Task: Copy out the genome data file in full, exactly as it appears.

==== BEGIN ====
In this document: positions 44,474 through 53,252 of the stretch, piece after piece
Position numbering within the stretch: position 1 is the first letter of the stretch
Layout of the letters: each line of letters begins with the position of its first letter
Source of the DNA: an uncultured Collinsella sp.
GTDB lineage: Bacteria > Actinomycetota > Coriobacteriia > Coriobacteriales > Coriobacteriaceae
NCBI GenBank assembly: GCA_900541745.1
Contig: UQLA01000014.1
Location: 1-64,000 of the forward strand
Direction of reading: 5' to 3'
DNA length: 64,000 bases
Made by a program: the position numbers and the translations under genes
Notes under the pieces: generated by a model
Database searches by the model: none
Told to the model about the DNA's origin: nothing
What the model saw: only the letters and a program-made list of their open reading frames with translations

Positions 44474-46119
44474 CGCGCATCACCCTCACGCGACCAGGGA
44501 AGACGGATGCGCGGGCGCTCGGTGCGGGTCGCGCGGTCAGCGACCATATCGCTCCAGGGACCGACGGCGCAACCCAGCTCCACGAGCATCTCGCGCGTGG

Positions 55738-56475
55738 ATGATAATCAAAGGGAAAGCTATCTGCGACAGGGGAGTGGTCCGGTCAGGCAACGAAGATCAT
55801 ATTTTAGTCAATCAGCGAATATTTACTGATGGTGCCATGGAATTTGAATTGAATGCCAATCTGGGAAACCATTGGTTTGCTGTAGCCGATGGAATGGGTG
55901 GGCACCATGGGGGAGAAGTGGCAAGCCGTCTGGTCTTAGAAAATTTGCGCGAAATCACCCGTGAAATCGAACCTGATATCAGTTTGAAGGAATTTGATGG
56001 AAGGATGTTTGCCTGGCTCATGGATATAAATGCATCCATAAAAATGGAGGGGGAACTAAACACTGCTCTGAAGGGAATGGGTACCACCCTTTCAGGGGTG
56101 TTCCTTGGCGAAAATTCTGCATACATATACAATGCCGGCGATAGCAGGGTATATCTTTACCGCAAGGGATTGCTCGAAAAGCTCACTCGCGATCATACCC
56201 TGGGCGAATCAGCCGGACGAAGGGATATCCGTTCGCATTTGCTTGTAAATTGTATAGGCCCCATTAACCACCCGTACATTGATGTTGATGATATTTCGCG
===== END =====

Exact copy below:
In this document: positions 44,474 through 53,252 of the stretch, piece after piece
Position numbering within the stretch: position 1 is the first letter of the stretch
Layout of the letters: each line of letters begins with the position of its first letter
Source of the DNA: an uncultured Collinsella sp.
GTDB lineage: Bacteria > Actinomycetota > Coriobacteriia > Coriobacteriales > Coriobacteriaceae
NCBI GenBank assembly: GCA_900541745.1
Contig: UQLA01000014.1
Location: 1-64,000 of the forward strand
Direction of reading: 5' to 3'
DNA length: 64,000 bases
Made by a program: the position numbers and the translations under genes
Notes under the pieces: generated by a model
Database searches by the model: none
Told to the model about the DNA's origin: nothing
What the model saw: only the letters and a program-made list of their open reading frames with translations

Positions 44474-46119
44474 CGCGCATCACCCTCACGCGACCAGGGA
44501 AGACGGATGCGCGGGCGCTCGGTGCGGGTCGCGCGGTCAGCGACCATATCGCTCCAGGGACCGACGGCGCAACCCAGCTCCACGAGCATCTCGCGCGTGG

Positions 55738-56475
55738 ATGATAATCAAAGGGAAAGCTATCTGCGACAGGGGAGTGGTCCGGTCAGGCAACGAAGATCAT
55801 ATTTTAGTCAATCAGCGAATATTTACTGATGGTGCCATGGAATTTGAATTGAATGCCAATCTGGGAAACCATTGGTTTGCTGTAGCCGATGGAATGGGTG
55901 GGCACCATGGGGGAGAAGTGGCAAGCCGTCTGGTCTTAGAAAATTTGCGCGAAATCACCCGTGAAATCGAACCTGATATCAGTTTGAAGGAATTTGATGG
56001 AAGGATGTTTGCCTGGCTCATGGATATAAATGCATCCATAAAAATGGAGGGGGAACTAAACACTGCTCTGAAGGGAATGGGTACCACCCTTTCAGGGGTG
56101 TTCCTTGGCGAAAATTCTGCATACATATACAATGCCGGCGATAGCAGGGTATATCTTTACCGCAAGGGATTGCTCGAAAAGCTCACTCGCGATCATACCC
56201 TGGGCGAATCAGCCGGACGAAGGGATATCCGTTCGCATTTGCTTGTAAATTGTATAGGCCCCATTAACCACCCGTACATTGATGTTGATGATATTTCGCG